This question is inspired by our fortnighly challenge!

In the Kingkiller Chronicle, there is a type of magic called "sympathy." This magic works by magicians setting up an energetic "link" between objects. Energy is transferred from one object to another through the link. The magic user needs some source of energy (usually a fire, candle, or sometimes their own body's thermal energy, but not always thermal energy) and connects it to something to achieve some effect. For instance, the protagonist gives an individual a "hot foot" by forming a magical connection with the person's foot with something like a voodoo doll, and moving the voodoo doll's foot over a candle. Thermal energy went from the candle, to the doll, through the link (with energetic losses), and into the person's foot.

There are few points in the book where the protagonist uses his own body's thermal energy for magic effects. Since he is using his body's own heat energy, he suffers what is known as "Binder's Chills," or magically induced hypothermia. As an additional layer of "realism," the author included losses during this energy transfer.

Assuming a link with 2/5 energy efficiency (3/5 energy loss), what can an average mage, using sympathy, do with just their body's thermal energy without killing themselves via Binder's Chills? (See the summary below for specifics!)

I'm also aware of this related question and answers, but they do not go into specifics. I want to know how much energy (Joules are preferred) they can sap from their bodies without killing themselves, and what the maximum effects of the sympathy can be. We're looking for something like this question, but for this sympathy.

A summary of what you ought to consider in your answer:

  1. The mage you ought to consider has a normal body temperature. They are not already cold nor are they already hot.
  2. This mage is of average weight and size for Europe (the protagonist is a redheaded, pale-skinned male. The UK-Wales data for men in the link is ideal.)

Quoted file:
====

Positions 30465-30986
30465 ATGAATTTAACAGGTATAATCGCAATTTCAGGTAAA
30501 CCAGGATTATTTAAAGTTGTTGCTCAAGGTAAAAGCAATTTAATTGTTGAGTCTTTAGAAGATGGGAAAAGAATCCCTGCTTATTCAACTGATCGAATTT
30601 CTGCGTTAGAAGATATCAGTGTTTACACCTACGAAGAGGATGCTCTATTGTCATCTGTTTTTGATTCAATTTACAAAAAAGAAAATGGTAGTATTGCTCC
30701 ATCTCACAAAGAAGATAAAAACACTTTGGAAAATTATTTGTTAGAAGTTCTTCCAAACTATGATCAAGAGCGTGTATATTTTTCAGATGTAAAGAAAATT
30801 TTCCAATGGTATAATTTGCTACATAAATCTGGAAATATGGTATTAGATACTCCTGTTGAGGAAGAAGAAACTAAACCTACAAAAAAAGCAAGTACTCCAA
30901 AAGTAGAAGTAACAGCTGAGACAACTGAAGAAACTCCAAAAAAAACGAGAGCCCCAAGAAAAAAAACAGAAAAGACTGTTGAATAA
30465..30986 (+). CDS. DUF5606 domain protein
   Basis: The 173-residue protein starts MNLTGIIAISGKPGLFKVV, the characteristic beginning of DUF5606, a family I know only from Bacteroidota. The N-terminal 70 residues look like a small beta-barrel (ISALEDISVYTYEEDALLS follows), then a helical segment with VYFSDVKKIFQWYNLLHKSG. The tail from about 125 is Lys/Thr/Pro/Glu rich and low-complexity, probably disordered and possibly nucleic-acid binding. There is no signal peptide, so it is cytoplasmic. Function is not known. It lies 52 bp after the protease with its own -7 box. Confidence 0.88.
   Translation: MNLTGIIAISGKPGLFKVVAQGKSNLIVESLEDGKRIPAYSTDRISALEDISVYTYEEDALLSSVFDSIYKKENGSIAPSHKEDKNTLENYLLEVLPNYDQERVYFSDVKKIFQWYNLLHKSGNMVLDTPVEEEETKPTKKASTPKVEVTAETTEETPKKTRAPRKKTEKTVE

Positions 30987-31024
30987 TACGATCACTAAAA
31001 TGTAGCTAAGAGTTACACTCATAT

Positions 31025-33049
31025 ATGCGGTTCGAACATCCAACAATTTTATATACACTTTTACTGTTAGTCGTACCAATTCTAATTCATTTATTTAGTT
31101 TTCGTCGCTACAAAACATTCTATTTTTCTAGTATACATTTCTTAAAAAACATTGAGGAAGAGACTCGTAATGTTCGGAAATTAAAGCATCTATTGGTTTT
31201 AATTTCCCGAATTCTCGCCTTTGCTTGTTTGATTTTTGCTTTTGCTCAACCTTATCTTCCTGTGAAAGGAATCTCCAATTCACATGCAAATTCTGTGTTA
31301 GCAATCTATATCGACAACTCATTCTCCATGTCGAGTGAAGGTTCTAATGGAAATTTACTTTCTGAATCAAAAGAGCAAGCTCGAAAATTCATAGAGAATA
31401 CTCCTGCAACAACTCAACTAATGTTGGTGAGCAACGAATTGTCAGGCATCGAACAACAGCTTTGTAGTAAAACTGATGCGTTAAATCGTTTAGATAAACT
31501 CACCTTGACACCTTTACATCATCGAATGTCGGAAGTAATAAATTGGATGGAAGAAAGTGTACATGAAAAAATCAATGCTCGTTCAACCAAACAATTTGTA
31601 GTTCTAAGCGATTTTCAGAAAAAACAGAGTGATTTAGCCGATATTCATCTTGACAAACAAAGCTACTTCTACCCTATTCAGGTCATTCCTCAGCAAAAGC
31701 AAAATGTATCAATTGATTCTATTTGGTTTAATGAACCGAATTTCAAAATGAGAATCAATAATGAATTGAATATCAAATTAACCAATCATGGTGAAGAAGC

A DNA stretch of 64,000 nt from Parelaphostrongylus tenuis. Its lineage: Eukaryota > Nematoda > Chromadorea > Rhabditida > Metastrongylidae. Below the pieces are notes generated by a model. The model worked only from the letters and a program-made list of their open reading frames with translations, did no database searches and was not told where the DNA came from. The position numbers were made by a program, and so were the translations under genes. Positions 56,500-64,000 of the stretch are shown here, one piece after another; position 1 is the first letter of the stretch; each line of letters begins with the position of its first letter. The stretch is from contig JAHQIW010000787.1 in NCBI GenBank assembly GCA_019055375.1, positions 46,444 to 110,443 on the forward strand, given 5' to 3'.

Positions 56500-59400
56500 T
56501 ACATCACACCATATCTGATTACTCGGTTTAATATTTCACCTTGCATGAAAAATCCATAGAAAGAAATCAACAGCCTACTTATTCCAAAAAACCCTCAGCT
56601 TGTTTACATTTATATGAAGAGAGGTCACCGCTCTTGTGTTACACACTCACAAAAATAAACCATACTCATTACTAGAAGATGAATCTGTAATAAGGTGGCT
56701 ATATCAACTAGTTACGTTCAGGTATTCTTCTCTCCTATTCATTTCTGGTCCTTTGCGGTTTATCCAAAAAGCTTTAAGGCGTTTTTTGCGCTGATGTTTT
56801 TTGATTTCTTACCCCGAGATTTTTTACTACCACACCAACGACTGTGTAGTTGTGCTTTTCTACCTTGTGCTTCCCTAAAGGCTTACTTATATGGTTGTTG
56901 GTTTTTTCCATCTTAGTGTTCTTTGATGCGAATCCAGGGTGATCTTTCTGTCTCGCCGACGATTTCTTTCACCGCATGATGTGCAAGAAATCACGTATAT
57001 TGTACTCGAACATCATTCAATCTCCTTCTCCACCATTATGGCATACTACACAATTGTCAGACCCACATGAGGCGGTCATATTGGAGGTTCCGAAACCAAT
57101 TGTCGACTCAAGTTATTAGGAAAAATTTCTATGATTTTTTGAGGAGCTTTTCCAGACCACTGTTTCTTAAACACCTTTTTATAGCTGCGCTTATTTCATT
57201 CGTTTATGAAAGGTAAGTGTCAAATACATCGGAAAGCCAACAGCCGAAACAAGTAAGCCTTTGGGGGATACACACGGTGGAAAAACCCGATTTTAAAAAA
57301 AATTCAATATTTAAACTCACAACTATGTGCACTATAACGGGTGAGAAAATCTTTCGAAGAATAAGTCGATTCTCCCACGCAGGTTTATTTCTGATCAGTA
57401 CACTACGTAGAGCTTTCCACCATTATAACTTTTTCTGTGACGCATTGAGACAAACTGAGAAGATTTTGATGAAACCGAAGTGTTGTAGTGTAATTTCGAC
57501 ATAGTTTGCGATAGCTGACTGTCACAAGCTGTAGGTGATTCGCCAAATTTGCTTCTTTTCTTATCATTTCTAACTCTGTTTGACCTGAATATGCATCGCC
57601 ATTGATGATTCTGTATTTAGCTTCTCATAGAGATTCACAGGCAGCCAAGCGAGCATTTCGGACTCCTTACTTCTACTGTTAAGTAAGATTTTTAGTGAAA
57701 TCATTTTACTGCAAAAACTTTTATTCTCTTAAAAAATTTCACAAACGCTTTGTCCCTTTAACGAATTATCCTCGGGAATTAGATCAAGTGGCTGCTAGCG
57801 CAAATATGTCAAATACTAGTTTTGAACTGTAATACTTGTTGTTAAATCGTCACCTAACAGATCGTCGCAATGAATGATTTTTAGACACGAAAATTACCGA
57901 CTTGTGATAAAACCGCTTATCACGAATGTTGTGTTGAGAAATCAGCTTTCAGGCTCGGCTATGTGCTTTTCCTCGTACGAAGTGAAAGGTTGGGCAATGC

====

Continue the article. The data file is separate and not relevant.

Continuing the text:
3. The binder's chills can induce severe hypothermia, but cannot drop the mage's body temperature below 29 degrees C or 82 degrees F.
  4. Sympathy takes energy evenly from the body, and you may consider a individual's body to have constant temperature throughout. (This is a simplification, but one I find reasonable.)
  5. This magical link transfers 2/5 of the energy put into it from the magician to the object. 3/5 of that energy is "lost" in maintaining that link. The energy is transferred through the link, for all practical purposes, instantly.
  6. This thermal energy can be converted into other types of energy. Consider the conversion costs as part of the lost energy in #5.

For sweet over-achievement: describe extreme situations by changing the weight or body temperature (due to exercise, etc.) of the mage!

  • 1
    $\begingroup$ I'm a little confused. Are we talking transference of heat or transference of energy? Not all energy in the human body is heat energy, and your question switches between the two frequently. $\endgroup$
    – Frostfyre
    Mar 27 '15 at 15:39
  • $\begingroup$ @Frostfyre My question does deal with thermal energy; I was merely making the statement that sympathy does not rely singularly upon the transference of heat energy, but in the specific case I'm talking about, it does. How much heat energy can be lost before the mage cannot draw any more from their body? I'll edit the question to clear this up. $\endgroup$
    – PipperChip
    Mar 27 '15 at 15:45
  • $\begingroup$ Are you looking to transfer heat energy from one body to another, or can it be transformed en route to, say, kinetic energy and used to push a boulder off a cliff? $\endgroup$
    – Frostfyre
    Mar 27 '15 at 16:02
  • $\begingroup$ @Frostfyre From instances in the books, it appears so. $\endgroup$
    – PipperChip
    Mar 27 '15 at 16:04
  • $\begingroup$ Would using it to heat yourself reverse entropy? $\endgroup$
    – Fungo
    Mar 27 '15 at 16:25

Well, "what can they do" is rather broad given your parameters. Since the energy is taken from everywhere on the casters body, but can be specifically applied to the victim (like the hotfoot example), the effect increases when you narrow the area. This quickly gets very dangerous.

  1. The brain comprises ~2% of the body by weight, so any heat lost is multiplied by a factor of 20 (100%/2%=50*2/5=20), less if we're talking about smaller pieces of the brain. Drop your whole body one degree to instantly boil someone's frontal lobe.